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Schindler’s Factory and Gestapo Cells

Krakow is such a fascinating place, it is filled with iconic buildings that are sadly coated in so much misery and painful history, but make for an incredible city to visit. The culture that oozes out of every building, as if words were not enough to tell stories, you relive everything as soon as you enter a building. Schindler’s Factory and the Gestapo Houses did just that, invite you in to overwhelm you with the reality of the happenings in these places.

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The names of all the people that Oskar Schindler saved.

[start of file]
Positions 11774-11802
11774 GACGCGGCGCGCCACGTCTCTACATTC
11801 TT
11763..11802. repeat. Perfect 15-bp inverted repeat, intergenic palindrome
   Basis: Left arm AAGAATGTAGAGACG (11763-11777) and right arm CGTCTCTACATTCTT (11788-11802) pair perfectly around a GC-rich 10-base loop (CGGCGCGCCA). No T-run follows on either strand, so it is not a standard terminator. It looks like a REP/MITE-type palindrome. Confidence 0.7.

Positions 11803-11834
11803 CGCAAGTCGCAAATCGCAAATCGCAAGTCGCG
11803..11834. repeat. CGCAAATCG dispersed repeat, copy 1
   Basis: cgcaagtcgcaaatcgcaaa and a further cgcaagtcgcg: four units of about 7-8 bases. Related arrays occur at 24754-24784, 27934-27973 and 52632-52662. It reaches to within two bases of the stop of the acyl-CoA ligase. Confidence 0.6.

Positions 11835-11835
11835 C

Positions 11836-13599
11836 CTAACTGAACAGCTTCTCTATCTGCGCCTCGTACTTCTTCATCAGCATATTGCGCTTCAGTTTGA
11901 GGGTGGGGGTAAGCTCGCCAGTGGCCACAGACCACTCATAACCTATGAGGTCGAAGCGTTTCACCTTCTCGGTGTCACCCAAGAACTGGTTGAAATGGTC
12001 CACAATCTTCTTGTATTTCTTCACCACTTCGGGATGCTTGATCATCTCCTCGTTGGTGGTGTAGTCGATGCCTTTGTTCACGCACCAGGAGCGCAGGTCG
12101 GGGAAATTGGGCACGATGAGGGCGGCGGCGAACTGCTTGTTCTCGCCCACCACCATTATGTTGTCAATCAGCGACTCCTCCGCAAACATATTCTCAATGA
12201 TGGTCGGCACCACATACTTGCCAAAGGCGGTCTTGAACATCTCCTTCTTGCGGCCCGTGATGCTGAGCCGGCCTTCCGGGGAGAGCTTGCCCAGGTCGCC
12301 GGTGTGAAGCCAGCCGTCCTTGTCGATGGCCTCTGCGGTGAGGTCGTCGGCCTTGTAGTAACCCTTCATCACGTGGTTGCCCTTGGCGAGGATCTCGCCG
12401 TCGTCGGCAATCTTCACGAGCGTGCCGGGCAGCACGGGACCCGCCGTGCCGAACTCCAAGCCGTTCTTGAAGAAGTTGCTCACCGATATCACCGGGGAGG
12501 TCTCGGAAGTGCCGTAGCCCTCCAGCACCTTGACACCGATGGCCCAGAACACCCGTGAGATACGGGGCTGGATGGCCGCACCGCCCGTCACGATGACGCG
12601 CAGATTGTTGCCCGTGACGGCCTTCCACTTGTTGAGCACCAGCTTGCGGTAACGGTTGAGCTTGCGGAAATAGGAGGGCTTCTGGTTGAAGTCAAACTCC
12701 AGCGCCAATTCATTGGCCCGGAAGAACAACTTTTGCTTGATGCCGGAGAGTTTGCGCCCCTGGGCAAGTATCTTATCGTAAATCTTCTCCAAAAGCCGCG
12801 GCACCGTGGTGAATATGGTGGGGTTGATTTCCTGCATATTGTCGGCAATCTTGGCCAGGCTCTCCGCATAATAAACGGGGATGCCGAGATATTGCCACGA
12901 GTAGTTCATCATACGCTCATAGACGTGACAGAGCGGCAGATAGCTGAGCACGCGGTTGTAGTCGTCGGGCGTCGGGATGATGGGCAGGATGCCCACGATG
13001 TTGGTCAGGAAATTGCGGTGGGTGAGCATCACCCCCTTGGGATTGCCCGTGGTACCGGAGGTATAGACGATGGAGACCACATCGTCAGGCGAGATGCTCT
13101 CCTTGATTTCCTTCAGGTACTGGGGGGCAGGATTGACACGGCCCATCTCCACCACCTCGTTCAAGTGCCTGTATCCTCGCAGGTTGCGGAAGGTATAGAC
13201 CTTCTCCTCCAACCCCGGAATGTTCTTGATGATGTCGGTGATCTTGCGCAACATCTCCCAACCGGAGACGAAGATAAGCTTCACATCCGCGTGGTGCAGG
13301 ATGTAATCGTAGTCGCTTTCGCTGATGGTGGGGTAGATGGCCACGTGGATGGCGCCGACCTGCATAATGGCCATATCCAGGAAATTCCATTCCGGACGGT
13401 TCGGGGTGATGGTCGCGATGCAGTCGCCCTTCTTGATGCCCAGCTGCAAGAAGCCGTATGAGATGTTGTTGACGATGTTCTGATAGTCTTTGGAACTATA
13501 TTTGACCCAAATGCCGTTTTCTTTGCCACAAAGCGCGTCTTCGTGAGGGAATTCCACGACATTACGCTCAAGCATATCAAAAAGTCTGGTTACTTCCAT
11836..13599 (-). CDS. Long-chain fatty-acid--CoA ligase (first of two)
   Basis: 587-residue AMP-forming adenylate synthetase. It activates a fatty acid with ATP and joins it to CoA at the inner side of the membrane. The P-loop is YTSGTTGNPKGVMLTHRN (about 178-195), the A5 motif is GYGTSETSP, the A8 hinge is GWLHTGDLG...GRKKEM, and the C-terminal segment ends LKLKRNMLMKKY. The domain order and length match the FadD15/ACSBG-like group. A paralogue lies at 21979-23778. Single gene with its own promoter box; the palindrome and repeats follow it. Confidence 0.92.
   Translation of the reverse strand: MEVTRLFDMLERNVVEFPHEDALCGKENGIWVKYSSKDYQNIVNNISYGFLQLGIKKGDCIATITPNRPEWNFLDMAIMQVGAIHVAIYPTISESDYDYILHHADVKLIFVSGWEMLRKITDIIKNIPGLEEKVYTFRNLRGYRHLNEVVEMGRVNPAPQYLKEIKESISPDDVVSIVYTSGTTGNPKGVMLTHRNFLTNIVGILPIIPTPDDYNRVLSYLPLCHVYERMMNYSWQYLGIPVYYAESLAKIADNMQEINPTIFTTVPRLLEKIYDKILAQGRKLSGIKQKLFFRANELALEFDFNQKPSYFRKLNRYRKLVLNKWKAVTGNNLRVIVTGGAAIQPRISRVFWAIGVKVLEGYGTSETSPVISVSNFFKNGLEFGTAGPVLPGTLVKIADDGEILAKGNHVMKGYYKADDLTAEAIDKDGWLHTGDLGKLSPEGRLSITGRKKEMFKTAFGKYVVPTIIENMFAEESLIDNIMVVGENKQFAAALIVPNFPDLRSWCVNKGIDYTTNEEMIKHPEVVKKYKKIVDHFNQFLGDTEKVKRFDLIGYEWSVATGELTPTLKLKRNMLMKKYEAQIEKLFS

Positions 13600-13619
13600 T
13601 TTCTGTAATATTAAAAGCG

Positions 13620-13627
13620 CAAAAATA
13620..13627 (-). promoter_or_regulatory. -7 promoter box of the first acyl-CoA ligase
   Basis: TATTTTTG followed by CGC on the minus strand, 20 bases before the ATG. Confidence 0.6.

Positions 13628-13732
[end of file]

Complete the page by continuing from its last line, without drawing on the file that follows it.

First of all, let me commend Schindler’s Factory for its mesmerising use of installations to create a path through the factory and make the museum as immersive as possible. Second of all, it is THE Schindler Factory, the enamel factory that without intending to saved so many lives. I find Oskar Schindler’s story really interesting, because he was just a German business man who bought a factory to make some money, and due to his moral compass and disagreeing with everything that was happening, saved countless lives. He did not agree with the politics and simply did what he could to help, from offering better quality meals, opening his own ‘camp’ behind the factory for his workers to live in and dismissing his workers before the Gestapo found themselves in the factory to call those names for extermination. He was in every way a hero and the museum not only gives you a huge insight to his life, the work at the factory and everything that was done there for the Jews and the Polish, but also pays reference and contextualises the entire setting by rebuilding the Jewish ghetto inside amongst so many other things.